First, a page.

Although canals tend to be on just one side of the road at a time, the narrow roads will test your knowledge of your exact tire width, leaving only millimeters to spare between you and the eerie canal. If you are just learning to drive in Japan, I don't recommend driving these streets in one of those lightweight trucks with no hoods. With nothing but the windshield between you and the edge of the canal, you'll feel like you're riding in the front seat of a roller-coaster, which may prompt you to put your hands up over your head and scream.

Only after you've mastered the canals should you attempt to drive along Japan's many riverbanks. With no guard rails, caution signs or streetlights, it's amazing more people don't drive over the edge and into the river. Then again, for all we know, the river bottoms could be covered with carloads of people who were on their way to the convenience store.

I urge special caution along these riverbanks so you don't inadvertently perform a Thelma and Louise over the edge.

Other than these potentially fatal obstacles encountered in everyday driving in Japan, it's really not that dangerous. It's not exactly a Sunday drive, but hey, there's nothing for the first-time tourist to be too worried about.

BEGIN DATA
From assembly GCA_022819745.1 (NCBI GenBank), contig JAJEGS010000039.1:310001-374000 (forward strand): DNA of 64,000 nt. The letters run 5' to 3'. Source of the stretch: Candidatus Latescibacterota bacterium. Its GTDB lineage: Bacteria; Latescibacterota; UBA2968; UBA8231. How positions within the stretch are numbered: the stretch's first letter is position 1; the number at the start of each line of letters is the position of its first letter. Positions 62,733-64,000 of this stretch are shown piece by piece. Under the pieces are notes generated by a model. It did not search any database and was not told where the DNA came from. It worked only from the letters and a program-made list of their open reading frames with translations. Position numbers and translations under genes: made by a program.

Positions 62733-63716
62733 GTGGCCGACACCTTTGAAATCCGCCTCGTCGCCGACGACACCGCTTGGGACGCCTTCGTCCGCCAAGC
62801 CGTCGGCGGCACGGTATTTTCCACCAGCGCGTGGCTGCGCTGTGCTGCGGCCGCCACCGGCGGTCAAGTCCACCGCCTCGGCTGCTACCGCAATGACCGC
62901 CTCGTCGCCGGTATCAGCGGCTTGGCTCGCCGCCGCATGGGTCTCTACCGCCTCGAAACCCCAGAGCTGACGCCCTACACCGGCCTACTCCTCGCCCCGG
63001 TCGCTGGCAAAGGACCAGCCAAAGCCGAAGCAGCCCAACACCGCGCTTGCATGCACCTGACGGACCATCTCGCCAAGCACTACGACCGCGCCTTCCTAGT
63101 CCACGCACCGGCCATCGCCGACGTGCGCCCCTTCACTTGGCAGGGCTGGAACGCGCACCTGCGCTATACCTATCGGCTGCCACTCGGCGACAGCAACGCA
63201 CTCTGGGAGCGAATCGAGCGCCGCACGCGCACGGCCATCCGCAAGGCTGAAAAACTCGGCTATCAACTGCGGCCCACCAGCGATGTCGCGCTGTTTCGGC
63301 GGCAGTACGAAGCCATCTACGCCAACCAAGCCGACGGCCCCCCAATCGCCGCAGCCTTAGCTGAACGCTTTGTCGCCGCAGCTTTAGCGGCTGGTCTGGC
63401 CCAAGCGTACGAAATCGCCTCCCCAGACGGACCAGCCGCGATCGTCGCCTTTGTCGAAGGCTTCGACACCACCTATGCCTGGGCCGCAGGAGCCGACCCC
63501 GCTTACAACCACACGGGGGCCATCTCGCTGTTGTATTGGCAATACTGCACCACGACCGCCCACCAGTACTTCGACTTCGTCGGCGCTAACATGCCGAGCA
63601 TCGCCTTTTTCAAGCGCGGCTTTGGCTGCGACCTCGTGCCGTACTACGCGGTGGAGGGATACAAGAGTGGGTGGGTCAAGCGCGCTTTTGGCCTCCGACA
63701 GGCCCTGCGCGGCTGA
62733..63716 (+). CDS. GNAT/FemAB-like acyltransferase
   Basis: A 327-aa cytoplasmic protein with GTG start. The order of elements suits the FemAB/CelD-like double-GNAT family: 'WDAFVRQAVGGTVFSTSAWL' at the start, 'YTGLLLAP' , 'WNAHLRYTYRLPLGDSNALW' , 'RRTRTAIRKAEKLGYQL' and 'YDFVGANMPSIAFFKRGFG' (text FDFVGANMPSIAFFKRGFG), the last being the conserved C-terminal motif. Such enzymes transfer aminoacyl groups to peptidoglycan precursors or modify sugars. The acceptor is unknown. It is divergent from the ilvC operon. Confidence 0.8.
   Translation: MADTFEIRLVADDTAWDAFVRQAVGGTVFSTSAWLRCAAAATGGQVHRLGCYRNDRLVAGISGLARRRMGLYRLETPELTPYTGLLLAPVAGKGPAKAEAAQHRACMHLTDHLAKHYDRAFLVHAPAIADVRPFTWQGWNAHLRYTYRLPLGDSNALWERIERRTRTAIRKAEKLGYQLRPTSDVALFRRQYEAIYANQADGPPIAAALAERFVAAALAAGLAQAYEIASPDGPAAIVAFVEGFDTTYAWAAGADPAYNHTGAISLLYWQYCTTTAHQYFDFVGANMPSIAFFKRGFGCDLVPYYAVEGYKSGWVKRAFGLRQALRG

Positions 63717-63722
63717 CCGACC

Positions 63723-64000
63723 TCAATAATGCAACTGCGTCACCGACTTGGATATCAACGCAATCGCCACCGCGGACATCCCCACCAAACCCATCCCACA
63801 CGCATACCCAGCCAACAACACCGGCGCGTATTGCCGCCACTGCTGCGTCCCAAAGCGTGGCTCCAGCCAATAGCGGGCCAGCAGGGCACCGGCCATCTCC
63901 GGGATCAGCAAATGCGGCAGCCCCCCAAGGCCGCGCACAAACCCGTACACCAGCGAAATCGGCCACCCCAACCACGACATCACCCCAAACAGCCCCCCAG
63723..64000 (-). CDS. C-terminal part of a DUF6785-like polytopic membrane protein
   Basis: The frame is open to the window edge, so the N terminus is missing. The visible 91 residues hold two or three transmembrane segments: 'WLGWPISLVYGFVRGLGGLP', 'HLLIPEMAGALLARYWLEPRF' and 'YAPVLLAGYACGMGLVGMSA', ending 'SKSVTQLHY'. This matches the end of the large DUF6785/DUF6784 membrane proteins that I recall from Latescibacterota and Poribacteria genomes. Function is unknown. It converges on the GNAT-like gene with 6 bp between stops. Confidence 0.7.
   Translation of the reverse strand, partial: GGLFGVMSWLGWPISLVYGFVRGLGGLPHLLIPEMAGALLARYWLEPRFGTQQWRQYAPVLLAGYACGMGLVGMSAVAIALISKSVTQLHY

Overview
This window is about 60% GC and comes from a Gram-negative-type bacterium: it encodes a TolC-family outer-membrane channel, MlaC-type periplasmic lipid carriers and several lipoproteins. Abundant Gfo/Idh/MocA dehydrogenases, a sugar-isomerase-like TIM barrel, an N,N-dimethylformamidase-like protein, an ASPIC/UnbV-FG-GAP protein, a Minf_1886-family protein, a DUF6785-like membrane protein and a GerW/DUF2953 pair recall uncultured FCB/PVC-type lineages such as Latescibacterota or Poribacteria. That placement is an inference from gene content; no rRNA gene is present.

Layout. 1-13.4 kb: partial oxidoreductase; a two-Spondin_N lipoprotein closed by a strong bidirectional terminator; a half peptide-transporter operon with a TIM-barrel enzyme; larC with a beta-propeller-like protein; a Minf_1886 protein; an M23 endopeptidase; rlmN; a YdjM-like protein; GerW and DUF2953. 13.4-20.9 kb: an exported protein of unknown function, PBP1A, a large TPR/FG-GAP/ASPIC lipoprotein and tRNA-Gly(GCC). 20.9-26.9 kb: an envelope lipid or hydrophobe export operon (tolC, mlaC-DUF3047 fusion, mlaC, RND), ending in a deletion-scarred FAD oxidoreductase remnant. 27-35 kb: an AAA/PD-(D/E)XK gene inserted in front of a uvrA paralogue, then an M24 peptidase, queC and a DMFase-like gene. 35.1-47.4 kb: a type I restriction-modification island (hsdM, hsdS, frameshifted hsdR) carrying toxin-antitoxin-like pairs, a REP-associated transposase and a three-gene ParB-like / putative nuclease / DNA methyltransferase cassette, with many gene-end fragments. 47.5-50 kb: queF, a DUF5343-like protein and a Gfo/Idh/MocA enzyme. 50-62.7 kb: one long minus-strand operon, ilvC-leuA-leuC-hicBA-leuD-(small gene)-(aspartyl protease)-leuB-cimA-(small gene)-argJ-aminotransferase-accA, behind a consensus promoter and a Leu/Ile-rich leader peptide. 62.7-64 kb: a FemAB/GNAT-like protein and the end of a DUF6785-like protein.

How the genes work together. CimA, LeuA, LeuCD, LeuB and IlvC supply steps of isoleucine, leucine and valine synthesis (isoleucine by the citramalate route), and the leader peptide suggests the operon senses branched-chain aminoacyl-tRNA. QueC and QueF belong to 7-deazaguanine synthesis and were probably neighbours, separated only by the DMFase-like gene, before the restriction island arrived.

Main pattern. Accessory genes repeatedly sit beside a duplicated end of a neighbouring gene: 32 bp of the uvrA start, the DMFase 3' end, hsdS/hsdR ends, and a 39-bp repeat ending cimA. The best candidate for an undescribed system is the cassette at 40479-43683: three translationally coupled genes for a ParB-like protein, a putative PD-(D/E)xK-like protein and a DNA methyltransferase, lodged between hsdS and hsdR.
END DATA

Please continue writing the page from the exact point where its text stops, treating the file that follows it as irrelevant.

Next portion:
As a matter of fact, as someone who hardly ever drives, I don't know what the problem is.

Tuesday, February 10, 2009

Japan Lite: Float this stimulus package

By Amy Chavez

For years Japan has struggled with the question of how to revive the countryside. With few jobs and an aging population, the countryside isn't much of a draw for anyone under the age of 80.

This goes for the islands in the Seto Inland Sea too, where the last generations of fishermen barely manage to hang on to a folkloric lifestyle. There have been many thoughts on how to revive the islands, but despite the half-hearted promotional efforts by the government, nothing much changes here.

But, I have an idea on how to revive not only the island where I live, but all of the islands in the Seto Inland Sea. My plan would increase the overall island population by 400,000, build a new industry, and create up to a million jobs. This idea would make you, me and Japan very rich.

My economic stimulus package for Japan is this: Japan should lease out the 200 or so inhabited islands in the Inland Sea.

Why? Because we already have a potential buyer. The Maldives. You see, the Maldives (a series of over 1,000 islands, but of which only about 200 are inhabited), have this sinking feeling that they are not going to be around for much longer. The relatively flat islands are disappearing as sea levels rise due to the warming of the planet. The Maldives are already relocating its population to safer ground.

The Maldives government considered the possibility of protecting their islands by building giant sea walls around them, but the idea was deemed impractical and too expensive. Eventually people would be living in holes in the ocean and they'd need repelling gear and possibly miners' hats to get down into the holes to visit their relatives. Centuries later, people would have to drill for their ancestors.